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For Diabetics with Heart Disease, Drug Therapy as Good as SurgeryIntensive drug therapy has the same benefit as prompt bypass surgery in many patients with type 2 diabetes, in terms of death related to strokes or heart attacks, according to new research. The results of a recent study—a multicenter trial led by the University of Pittsburgh Graduate School of Public Health—were presented at the American Diabetes Association’s (ADA) 69th Scientific Sessions in New Orleans.
The study enrolled 2368 patients with type 2 diabetes and stable coronary heart disease to determine the best way to reduce deaths and cardiovascular (CV) events—researchers compared drug-based treatment with 2 surgery approaches, either prompt bypass surgery or angioplasty, with intensive medical treatment alone.
Overall survival rates were 88%, said investigator Joel Zonszein from Montefiore Medical Center. Zonszein was very pleased with the low mortality rate of 12%; he said that CV-related mortality rates for diabetics are typically between 22% and 28%. He said that “the study reinforces that for people with diabetes and mild heart disease, medical therapy works... very well.” Richard Kahn, chief scientific and medical officer of the ADA, also said that adherence to a medication plan is key to heart health.
Risks Greater for Pregnant Women with DiabetesAn increasing number of women are either entering pregnancy with type 1 or 2 diabetes or develop gestational diabetes while pregnant, according to endocrinologist Sue Kirkman, vice president of clinical affairs for the American Diabetes Association. Pregnant women with diabetes may face a number of complications, says Kirkman, including an increased risk of miscarriages, delivery complications, maternal health problems, and birth defects. Risks can be reduced, however, with preconception counseling, tight control of blood sugar, and maintaining a healthy weight before and during pregnancy.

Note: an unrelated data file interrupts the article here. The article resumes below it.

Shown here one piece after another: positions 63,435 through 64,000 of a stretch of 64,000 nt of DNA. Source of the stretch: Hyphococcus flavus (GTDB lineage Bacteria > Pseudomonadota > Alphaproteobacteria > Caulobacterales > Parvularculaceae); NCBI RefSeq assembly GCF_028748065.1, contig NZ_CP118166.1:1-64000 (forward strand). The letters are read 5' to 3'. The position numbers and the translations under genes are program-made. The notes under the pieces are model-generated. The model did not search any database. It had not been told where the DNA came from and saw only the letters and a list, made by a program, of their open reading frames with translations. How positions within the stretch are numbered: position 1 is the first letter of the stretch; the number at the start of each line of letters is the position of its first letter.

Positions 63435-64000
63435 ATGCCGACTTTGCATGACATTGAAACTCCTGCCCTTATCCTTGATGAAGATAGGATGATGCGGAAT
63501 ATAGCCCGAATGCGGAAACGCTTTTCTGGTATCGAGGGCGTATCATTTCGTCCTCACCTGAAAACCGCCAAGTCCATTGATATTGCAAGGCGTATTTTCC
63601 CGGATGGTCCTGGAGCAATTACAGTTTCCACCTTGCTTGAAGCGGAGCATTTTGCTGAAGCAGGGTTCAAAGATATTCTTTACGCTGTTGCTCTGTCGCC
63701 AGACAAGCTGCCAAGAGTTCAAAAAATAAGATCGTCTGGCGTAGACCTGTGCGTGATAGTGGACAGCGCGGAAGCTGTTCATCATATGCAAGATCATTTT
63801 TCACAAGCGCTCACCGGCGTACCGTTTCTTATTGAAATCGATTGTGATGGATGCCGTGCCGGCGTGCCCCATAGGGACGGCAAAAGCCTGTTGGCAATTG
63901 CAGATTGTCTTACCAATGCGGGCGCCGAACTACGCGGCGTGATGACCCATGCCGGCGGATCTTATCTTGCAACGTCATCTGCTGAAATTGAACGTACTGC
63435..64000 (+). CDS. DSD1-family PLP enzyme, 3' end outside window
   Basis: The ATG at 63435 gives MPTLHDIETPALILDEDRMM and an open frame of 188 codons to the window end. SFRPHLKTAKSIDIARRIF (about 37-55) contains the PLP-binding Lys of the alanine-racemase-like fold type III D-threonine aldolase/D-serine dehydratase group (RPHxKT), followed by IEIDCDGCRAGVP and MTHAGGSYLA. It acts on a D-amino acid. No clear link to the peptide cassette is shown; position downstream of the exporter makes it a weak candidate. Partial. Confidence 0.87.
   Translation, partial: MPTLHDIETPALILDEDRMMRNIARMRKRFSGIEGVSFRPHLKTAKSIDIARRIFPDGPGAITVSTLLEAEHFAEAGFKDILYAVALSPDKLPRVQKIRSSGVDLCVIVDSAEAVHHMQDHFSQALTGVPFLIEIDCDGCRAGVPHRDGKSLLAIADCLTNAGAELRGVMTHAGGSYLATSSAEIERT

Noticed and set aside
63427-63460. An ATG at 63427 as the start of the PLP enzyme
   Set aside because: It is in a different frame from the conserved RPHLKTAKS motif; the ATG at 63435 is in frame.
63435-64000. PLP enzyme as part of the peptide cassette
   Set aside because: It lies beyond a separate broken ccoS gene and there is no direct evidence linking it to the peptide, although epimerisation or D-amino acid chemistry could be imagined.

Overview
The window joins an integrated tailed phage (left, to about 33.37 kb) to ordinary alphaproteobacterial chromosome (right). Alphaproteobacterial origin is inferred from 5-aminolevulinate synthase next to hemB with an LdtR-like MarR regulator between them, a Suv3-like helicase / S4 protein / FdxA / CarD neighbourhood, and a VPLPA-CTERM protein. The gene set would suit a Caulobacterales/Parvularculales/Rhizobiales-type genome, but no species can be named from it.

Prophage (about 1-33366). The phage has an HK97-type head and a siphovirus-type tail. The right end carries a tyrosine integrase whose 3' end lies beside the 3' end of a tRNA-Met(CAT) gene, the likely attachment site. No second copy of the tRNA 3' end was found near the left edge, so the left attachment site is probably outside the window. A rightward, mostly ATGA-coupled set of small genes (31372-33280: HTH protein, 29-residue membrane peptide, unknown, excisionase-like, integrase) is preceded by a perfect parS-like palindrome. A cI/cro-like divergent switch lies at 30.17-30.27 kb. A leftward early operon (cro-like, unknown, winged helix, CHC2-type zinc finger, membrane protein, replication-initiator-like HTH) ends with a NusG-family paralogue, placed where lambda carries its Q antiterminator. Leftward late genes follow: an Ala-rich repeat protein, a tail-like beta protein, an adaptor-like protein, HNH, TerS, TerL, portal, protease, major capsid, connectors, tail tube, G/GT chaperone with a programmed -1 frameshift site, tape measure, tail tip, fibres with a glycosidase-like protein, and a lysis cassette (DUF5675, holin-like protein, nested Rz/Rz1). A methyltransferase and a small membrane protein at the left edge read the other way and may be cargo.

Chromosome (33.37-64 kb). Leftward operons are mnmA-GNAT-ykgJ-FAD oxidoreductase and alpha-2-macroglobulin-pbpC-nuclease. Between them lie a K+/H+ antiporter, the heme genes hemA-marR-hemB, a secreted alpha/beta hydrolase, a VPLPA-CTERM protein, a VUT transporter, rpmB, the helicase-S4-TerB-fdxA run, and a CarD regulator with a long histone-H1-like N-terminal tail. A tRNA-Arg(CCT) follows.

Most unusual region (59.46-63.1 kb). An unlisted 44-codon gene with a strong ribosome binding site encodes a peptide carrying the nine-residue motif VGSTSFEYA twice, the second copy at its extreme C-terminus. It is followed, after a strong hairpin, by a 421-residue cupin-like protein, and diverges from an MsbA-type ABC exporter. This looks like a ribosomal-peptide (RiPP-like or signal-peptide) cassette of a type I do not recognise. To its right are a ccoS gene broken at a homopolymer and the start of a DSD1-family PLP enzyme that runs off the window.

Women with pregestational diabetes (those who go into pregnancy already diagnosed with diabetes) should have hemoglobin A1C levels in the 6% to 7% range before conception, says Florence Brown, codirector of the Joslin Beth Israel Deaconess Medical Center’s Diabetes and Pregnancy Program in Boston. The results of a study published in the June 2009 issue of Diabetes Care showed that the risk of serious outcomes increased when A1C levels were >6.9%.
In Hospital Stay, Low Blood Sugar Signals Risk
During a hospital stay, patients with diabetes who experience just one episode of low blood sugar have a significantly increased risk of dying. In a new study, researchers found that, among the 2582 individuals with diabetes who were hospitalized for various reasons, low blood sugar occurred in roughly 8% of the patients. Each additional day with a hypoglycemic episode was linked with an 85% increase in the risk of death while hospitalized.
In addition, in patients who had hypoglycemia during their hospital stay, researchers found a 66% increased mortality risk for 1 year following discharge. Reporting in the July issue of Diabetes Care, researchers recommended that diabetes patients be more closely monitored to prevent low blood sugar.
Patients with Diabetes Helped by Early Treatment
In order to reduce the risk of heart problems and premature death, diabetes patients may benefit by aggressively lowering their blood sugar in the early years of the disease, researchers suggested recently at a symposium at the American Diabetes Association’s 69th Scientific Sessions in New Orleans.
Over the past year, the researchers have been analyzing data to better understand perplexing messages presented last year from 2 studies, the ACCORD study and the VA Diabetes Trial (VADT), that lowering blood sugar was related to death and may or may not be linked to increases in cardiovascular complications and heart-related deaths. Upon further investigation, researchers found that the timing of diabetes diagnosis was a factor. William Duckworth, cochair of VADT, said, “In general, the data show intensive treatment within the first 15 years of having diabetes has an increased chance of doing good, while intensive treatment after 15 years of having diabetes has an increased chance of doing harm.” More research is needed, say the researchers.
FAST FACT: Prediabetes, a silent condition, costs the United States $25 billion a year in medical costs.
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